Latin spelling and pronunciation today
Modern usage, even when printing classical Latin texts, varies in respect of i and v. During the Renaissance the printing convention was to use I (upper case) and i (lower case) for both vocalic /i/ and consonantal /j/, to use V in the upper case and in the lower case to use v at the start of words and u subsequently within the word regardless of whether /u/ and /w/ was represented.
Many publishers (such as Oxford University Press) have adopted a purist convention of using I (upper case) and i (lower case) for both /i/ and /j/, and V (upper case) and u (lower case) for both /u/ and /w/.
An alternative approach, less common today, is to use i and u only for the vowels, and j and v for the approximants.
Most modern editions, however, adopt an intermediate position, distinguishing between u and v but not between i and j. Usually the non-vocalic v after q or g is still printed as u rather than v, probably because in this position it did not change from /w/ to /v/ in post-classical times.[note 4]
Textbooks and dictionaries indicate the length of vowels by putting a macron or horizontal bar above the long vowel, but this is not generally done in regular texts. Occasionally, mainly in early printed texts up to the 18th century, one may see a circumflex used to indicate a long vowel where this makes a difference to the sense, for instance Româ /ˈroːmaː/ ('from Rome' ablative) compared to Roma /ˈroːma/ ('Rome' nominative). Sometimes, for instance in Roman Catholic service books, an acute accent over a vowel is used to indicate the stressed syllable. This would be redundant for one who knew the classical rules of accentuation, and also made the correct distinction between long and short vowels, but most Latin speakers since the 3rd century have not made any distinction between long and short vowels, while they have kept the accents in the same places, so the use of accent marks allows speakers to read aloud correctly even words that they have never heard spoken aloud.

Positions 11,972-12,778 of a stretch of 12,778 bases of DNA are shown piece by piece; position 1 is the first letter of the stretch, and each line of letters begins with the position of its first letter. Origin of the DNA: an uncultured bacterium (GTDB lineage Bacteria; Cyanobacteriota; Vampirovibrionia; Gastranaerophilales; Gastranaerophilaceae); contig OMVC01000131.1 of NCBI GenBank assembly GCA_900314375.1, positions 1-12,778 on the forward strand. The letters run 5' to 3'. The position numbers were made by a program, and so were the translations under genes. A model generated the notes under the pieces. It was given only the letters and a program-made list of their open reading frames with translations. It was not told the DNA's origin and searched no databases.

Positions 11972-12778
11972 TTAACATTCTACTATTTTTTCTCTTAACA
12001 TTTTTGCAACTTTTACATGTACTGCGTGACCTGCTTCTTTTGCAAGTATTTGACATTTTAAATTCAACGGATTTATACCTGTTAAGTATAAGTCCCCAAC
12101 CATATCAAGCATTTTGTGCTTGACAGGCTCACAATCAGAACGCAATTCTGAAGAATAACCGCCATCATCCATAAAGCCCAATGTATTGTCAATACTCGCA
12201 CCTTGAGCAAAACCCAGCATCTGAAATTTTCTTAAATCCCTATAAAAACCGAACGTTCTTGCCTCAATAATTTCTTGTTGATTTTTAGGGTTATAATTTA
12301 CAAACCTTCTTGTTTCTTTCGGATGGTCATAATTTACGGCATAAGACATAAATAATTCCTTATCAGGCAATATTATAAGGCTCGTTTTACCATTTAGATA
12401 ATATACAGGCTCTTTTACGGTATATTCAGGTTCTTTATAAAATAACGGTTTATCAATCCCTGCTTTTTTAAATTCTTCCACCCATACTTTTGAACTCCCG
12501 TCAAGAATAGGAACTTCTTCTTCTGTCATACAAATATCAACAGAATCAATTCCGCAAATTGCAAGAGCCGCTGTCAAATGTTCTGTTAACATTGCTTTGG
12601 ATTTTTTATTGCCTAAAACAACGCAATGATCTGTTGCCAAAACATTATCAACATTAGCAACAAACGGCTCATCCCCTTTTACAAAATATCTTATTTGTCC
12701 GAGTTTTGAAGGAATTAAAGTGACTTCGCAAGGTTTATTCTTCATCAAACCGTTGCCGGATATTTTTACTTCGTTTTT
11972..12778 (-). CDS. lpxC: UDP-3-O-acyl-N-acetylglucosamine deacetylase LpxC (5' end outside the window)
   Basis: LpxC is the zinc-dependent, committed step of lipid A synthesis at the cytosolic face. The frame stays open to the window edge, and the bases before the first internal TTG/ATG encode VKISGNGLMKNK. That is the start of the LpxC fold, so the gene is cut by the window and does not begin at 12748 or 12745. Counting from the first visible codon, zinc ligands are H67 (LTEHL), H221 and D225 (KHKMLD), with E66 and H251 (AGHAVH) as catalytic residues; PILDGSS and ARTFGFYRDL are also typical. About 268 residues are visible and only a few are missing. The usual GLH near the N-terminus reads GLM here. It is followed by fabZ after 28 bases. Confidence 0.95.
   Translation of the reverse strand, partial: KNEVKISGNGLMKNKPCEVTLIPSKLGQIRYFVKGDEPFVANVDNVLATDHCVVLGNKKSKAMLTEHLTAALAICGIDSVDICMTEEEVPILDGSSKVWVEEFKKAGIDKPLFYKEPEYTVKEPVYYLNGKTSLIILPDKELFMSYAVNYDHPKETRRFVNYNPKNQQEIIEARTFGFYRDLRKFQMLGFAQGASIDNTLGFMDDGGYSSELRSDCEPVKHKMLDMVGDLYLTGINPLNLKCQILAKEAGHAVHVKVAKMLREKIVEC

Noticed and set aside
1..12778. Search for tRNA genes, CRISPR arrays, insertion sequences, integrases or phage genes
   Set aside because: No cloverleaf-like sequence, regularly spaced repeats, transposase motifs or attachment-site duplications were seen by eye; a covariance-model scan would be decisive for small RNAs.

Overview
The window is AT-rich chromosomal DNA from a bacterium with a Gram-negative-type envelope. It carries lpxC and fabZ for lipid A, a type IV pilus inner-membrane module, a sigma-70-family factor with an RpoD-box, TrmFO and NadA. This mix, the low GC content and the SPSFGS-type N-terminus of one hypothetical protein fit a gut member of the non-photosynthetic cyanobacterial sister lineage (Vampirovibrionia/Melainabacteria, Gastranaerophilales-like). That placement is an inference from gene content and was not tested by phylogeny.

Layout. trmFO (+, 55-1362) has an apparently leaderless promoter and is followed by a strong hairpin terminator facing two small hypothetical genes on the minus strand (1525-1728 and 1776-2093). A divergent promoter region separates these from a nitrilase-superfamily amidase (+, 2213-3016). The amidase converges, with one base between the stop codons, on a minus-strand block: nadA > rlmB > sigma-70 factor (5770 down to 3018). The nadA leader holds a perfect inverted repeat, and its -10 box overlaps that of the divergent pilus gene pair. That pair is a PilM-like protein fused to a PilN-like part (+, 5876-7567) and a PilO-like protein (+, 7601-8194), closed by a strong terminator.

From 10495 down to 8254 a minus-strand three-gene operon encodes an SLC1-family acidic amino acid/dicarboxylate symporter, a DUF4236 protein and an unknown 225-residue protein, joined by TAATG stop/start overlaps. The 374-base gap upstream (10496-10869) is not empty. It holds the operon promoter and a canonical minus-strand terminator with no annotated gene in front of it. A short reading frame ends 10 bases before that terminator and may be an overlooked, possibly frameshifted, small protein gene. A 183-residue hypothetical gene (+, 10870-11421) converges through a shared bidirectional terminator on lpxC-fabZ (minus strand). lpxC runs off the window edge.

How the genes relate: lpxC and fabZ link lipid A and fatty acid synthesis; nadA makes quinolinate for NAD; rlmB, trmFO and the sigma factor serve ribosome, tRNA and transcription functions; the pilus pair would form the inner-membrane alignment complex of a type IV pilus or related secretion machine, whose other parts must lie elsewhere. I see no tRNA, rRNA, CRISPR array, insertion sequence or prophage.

Since around the beginning of the Renaissance period onwards, with the language being used as an international language among intellectuals, pronunciation of Latin in Europe came to be dominated by the phonology of local languages, resulting in a variety of different pronunciation systems.
Loan words and formal study
When Latin words are used as loanwords in a modern language, there is ordinarily little or no attempt to pronounce them as the Romans did; in most cases, a pronunciation suiting the phonology of the receiving language is employed.